Wish we could sometimes just ignore that difficult person but relationship problems aren’t that easy.  As humans our brains function more effectively when we are positively connected.

Transform relationship problems

Transform relationship problems

Check out the podcast of interview with Dr Amy Banks whose work reinforces the importance of positive relationships to our mental health and well being.

Amy Banks, psychiatrist, confirms that good relationships will positively affect our brain function. Conversely negative past experiences create pathways that can make it harder to achieve positive relationships in the future.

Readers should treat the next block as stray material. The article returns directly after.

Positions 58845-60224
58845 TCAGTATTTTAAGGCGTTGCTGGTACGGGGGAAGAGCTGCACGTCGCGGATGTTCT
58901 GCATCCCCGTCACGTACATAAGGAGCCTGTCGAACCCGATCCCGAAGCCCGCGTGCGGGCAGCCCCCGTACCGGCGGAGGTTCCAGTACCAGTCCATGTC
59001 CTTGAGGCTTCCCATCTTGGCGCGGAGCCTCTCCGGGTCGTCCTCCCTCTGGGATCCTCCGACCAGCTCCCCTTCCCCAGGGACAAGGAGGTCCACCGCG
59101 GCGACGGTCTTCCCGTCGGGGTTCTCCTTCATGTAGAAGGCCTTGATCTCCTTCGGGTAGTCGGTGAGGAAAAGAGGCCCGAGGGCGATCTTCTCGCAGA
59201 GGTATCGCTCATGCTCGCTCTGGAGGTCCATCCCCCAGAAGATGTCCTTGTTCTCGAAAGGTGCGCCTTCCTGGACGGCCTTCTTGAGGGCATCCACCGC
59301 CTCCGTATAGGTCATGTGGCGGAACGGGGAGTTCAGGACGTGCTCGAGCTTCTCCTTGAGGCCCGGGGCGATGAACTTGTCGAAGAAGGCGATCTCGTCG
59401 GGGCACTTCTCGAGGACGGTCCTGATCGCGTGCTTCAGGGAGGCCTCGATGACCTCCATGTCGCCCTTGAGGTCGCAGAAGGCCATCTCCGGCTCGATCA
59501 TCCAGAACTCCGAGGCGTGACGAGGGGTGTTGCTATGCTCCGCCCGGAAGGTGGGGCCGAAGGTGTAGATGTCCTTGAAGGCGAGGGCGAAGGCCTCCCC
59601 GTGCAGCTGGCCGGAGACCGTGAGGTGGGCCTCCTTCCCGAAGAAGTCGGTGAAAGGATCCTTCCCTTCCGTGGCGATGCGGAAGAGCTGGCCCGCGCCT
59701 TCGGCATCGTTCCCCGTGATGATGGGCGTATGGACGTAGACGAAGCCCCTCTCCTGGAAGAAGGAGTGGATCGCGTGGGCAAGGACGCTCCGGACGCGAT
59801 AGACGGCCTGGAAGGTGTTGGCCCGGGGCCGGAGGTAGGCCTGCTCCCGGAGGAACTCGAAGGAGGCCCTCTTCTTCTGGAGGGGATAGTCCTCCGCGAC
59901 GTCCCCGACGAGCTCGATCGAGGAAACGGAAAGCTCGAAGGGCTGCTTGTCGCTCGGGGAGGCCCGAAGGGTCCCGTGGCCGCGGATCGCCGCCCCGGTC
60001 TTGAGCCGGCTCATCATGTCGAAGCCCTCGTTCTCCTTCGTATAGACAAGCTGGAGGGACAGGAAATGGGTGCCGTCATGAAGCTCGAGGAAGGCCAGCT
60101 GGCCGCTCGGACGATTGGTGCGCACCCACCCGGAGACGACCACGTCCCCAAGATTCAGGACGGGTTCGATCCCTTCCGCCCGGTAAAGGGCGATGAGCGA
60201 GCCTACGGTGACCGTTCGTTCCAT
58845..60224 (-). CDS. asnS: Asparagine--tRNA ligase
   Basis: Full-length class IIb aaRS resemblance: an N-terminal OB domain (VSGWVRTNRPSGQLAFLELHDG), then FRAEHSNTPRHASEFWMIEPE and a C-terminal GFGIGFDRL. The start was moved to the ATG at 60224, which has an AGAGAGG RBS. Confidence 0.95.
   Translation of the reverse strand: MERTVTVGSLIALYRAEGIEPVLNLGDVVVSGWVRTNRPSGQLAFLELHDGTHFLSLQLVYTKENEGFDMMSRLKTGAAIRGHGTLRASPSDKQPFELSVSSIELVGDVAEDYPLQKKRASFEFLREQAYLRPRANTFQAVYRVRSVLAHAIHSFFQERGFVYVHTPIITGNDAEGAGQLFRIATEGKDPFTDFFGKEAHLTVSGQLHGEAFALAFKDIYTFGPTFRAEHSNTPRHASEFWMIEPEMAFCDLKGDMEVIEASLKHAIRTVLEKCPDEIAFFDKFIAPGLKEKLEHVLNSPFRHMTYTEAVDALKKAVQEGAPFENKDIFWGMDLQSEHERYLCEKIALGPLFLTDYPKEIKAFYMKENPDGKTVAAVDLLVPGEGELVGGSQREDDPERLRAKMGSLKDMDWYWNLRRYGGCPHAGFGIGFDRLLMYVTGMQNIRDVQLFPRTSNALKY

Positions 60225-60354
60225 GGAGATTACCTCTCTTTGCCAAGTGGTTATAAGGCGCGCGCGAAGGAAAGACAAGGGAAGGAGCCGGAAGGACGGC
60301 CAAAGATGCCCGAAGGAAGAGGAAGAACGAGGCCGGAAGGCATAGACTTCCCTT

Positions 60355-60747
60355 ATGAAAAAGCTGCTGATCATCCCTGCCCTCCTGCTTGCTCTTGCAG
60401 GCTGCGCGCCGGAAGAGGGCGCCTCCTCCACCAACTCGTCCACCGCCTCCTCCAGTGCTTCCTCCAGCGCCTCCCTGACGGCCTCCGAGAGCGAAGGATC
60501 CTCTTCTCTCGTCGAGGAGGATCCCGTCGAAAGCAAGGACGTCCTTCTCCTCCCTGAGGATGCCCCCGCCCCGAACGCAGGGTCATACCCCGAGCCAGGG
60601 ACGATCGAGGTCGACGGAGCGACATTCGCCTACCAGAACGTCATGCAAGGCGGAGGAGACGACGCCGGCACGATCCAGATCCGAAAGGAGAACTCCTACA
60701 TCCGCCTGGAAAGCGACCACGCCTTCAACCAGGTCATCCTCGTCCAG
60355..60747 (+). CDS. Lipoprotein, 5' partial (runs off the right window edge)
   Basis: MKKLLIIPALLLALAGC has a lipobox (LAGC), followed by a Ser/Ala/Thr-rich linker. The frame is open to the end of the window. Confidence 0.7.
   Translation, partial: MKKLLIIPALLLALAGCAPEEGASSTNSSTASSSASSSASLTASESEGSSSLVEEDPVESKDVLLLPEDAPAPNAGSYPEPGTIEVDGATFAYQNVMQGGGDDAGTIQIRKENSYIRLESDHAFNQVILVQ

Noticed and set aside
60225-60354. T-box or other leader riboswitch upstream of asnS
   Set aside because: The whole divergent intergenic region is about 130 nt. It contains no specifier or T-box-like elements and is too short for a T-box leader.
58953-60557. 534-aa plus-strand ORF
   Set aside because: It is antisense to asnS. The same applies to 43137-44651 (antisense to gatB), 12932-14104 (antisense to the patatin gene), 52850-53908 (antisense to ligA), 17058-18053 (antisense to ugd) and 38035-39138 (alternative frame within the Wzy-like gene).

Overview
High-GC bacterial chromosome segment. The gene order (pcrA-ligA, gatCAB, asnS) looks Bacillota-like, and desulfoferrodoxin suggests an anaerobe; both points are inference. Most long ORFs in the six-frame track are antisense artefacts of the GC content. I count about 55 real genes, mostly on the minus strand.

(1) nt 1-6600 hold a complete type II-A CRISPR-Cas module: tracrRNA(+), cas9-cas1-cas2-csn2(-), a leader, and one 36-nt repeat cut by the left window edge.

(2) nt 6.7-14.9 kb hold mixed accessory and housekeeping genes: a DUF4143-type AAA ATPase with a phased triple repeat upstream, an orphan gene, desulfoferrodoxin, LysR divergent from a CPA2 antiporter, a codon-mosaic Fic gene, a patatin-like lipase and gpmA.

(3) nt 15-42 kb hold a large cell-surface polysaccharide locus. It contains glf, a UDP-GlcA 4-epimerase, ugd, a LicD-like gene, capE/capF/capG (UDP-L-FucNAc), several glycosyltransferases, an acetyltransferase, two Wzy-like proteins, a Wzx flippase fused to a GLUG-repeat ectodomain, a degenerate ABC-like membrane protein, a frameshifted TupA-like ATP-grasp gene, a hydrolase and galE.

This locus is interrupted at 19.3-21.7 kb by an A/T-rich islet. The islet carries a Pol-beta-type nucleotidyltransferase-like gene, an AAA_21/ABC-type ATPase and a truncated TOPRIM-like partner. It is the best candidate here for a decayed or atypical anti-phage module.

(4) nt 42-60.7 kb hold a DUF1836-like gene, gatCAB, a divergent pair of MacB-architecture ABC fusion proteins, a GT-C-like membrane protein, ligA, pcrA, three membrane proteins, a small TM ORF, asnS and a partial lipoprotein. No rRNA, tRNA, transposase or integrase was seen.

Banks treats people who have relationship difficulties engaging the cognitive brain – helping them to understand what is happening and what old patterns they need to turn around to develop strong positive relationships.

Coaching around conflict and communication is helpful here too. The focus is the same, generating understanding and insight around patterns that do not serve us well and then developing and practising other more successful approaches. Coaching works to move us forward.

While you can try tuning out, learning new ways to develop positive relationships, even with difficult people, can make a difference to your life!

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